Non-voters in Fort Worth are making the greatest impact, it’s time to change that!

The final vote tally in Tarrant County’s May 1st yielded about a 14.5% voter turnout. This is the voter turnout for a new mayor and practically re-built city council in Fort Worth. Turnout was so abysmal in the fifth largest city in the state (14th largest in the country) that we have to do it all over again in multiple races including the mayor and even the school board.

Fort Worth, what are we doing here? Non-voters have again made the greatest impact in a local election. Non-voters are jaded by their own apathy and don’t care about the city, themselves or their neighbors enough to vote. This is the expectation each local cycle but so disappointing. How can you want change, but not care to be apart of it?

Here’s Your Tarrant County Runoff Election Guide

Even after record voter turnout in the 2020 Presidential election, it seems that voters have since settled into their pattern of complacency that secedes their privilege of choosing city, county and state leaders. This has come at dire circumstances as states are now passing laws limiting critical conversations and legalizing voter suppression. Why complain about a problem and not offer a solution? We have decided to get involved by sharing conversations with a few candidates in hotly contested races in the city. We will share them on Facebook LIVE, right from our page and will begin with Councilwoman Kelly Allen Gray, tonight.

Excitement surrounding the presidential election has since waned, yielding abysmal returns which led to a string of citywide runoffs.

This Thursday, Roxanne Martinez, candidate for the FWISD school board will join us. We hope to hear from a few other candidates before early voting ends Tuesday, June 1st. Remember, your vote is your voice and you can’t be mad at city leaders who omit the consideration of your voice because you have muted yourself! Get involved and go vote!

In the 2020 election, Elizabeth Beck unsuccessfully challenged for a seat in the Texas house, but she didn’t stop there. Instead, she turned her sights to the Fort Worth City Council and is now vying for a seat on the council serving District 9. In our election day interview, Beck laid out her ambition for change in Texas. She now seeks to become an agent of change here in her hometown as one of the newest faces at City Hall.

A familiar face to Fort Worth politics is Chris Nettles. The pastor and entrepreneur has challenged Kelly Allen Gray and even won majority of the May 1st vote, though falling short of the needed 50% to win the seat. Nettles and Gray has become a hot ticket akin to the Ali/Frazier feud which was settled in a final bout, the “Thrilla in Minila”. Nettles challenged Mayor Betsy Price in 2017 and while many may have ‘laughed him to scorn’, the preacher and aspiring politician, ‘strengthened his hands’ to challenge Gray, a challenge which by the end of the May 1st election seemingly had the Gray campaign on the ropes. Nettles emerged as a worthy challenger last year, leading many of the daily protests in the wake of the George Floyd murder.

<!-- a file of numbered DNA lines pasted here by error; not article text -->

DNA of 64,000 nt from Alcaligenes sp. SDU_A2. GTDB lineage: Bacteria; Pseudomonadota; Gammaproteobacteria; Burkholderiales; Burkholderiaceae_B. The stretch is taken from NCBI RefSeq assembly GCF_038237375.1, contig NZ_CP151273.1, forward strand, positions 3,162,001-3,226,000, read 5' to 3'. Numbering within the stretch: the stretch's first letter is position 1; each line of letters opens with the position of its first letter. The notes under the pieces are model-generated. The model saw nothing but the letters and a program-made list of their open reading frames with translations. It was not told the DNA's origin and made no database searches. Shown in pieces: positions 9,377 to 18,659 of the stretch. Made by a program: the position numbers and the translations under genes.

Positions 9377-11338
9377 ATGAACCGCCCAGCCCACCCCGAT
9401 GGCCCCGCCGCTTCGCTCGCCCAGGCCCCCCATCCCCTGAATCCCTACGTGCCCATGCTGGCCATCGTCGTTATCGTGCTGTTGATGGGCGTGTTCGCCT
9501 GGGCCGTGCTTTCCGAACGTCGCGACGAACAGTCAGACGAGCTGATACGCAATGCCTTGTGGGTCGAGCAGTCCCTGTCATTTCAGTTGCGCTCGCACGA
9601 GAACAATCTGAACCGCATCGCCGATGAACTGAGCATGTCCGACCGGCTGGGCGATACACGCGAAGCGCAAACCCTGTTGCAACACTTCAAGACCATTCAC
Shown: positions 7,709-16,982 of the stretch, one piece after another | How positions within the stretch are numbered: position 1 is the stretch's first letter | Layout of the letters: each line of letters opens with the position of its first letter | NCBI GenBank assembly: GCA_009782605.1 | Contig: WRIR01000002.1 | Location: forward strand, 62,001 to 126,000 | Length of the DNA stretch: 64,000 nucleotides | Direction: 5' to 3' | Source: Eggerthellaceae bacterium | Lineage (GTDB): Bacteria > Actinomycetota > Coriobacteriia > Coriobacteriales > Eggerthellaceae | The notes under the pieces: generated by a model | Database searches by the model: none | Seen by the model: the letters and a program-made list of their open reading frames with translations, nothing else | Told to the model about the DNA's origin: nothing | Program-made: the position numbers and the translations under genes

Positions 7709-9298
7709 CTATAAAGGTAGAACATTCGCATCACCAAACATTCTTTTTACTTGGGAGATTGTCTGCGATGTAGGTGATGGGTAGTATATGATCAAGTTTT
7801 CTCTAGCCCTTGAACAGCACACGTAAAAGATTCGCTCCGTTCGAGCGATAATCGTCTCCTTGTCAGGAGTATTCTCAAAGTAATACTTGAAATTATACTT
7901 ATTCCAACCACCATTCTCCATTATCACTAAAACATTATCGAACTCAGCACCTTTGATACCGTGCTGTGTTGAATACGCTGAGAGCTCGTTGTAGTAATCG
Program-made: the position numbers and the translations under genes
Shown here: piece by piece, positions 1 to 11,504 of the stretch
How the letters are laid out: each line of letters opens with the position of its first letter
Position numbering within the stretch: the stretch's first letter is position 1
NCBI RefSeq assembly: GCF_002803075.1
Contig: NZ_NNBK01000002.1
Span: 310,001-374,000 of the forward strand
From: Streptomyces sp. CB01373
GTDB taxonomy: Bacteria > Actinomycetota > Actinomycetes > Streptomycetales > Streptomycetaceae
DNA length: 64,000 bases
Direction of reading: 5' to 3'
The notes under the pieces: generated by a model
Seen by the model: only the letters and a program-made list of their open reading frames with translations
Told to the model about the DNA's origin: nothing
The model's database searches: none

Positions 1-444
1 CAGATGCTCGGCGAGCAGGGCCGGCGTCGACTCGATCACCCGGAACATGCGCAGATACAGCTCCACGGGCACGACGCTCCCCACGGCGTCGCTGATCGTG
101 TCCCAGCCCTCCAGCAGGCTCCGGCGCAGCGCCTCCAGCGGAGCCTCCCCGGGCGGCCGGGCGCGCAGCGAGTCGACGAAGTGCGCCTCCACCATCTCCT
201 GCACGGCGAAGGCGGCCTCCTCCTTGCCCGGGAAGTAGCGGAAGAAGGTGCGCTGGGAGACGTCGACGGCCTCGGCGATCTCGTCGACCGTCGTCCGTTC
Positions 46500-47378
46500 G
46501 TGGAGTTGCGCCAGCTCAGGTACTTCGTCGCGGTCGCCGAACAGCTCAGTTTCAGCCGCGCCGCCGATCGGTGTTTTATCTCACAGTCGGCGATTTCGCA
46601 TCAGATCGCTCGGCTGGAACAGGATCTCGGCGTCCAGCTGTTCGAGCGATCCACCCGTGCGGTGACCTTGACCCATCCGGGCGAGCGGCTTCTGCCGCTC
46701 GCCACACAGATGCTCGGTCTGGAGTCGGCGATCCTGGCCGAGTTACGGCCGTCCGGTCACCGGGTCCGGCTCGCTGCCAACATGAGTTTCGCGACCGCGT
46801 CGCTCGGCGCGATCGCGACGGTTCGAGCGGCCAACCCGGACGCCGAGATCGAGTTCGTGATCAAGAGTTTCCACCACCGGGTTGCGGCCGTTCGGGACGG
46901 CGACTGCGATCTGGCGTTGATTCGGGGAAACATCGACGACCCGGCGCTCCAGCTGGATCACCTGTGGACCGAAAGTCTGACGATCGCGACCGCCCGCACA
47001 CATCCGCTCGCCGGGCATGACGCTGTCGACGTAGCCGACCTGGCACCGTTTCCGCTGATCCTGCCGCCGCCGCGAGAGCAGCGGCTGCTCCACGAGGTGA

From L to R: Pastor Sharon Turner (L) Rod Smith (C) Pastor Chris Nettles (L)

Citizens took notice and rallied behind his efforts to challenge the long serving councilwoman and formidable foe, Kelly Allen Gray. Nettles has pulled out all stops and has made talking points of they Gray campaigns endorsements and donations. The results of the June 5th election will show whether or not the attacks were effective. For what he has done, Nettles is to be taken seriously and with a little guidance could emerge as a community leader, even without a seat on the council.

Newcomer Dr. Jared Williams is seeking to unseat longtime councilman and businessman, Jungus Jordan. The runoff between Jordan and Williams was brought about by a third challenger, Tiesa Leggett who took a meager percentage of the overall vote, but just enough to eliminate the possibility of an outright winner in District 6. Though there are a number of runoffs at city hall, none are more hotly contested than those of District 8 and the office of Mayor. Outgoing Democratic Chairwoman Deborah Peoples has made quite an impact on voters and seems poised to take the reins of one of the largest cities in America on day one.

It should be noted that regardless of the outcome of the mayoral race, Fort Worth will continue its trend of women in leadership. Outgoing mayor Betsy Price will be succeeded by either Mattie Parker or Deborah Peoples, an achievement worthy of note. Peoples and Parker made their cases at a recent debate which drew clear legislative lines, though the two women at the time openly professed their mutual admiration for each other and their professional achievements. Fort Worth is on the precipice of change. Whether it’s a changing of the guard or mere seasons, remains to be seen. This is why your voice is necessary.

Krista Daniels on the importance of voting in addition to protesting

The movement is gaining momentum but Tarrant County Election Judge wants you to know that real change happens at the ballot box! You can’t protest and not vo…

Please stay tuned here and on Facebook as we update our conversations with candidates ahead of the election. Each conversation is an opportunity for candidates to speak with us and directly with their constituents LIVE on Facebook. No candidate has been paid to appear and neither conversation serves as our endorsement of said candidate.

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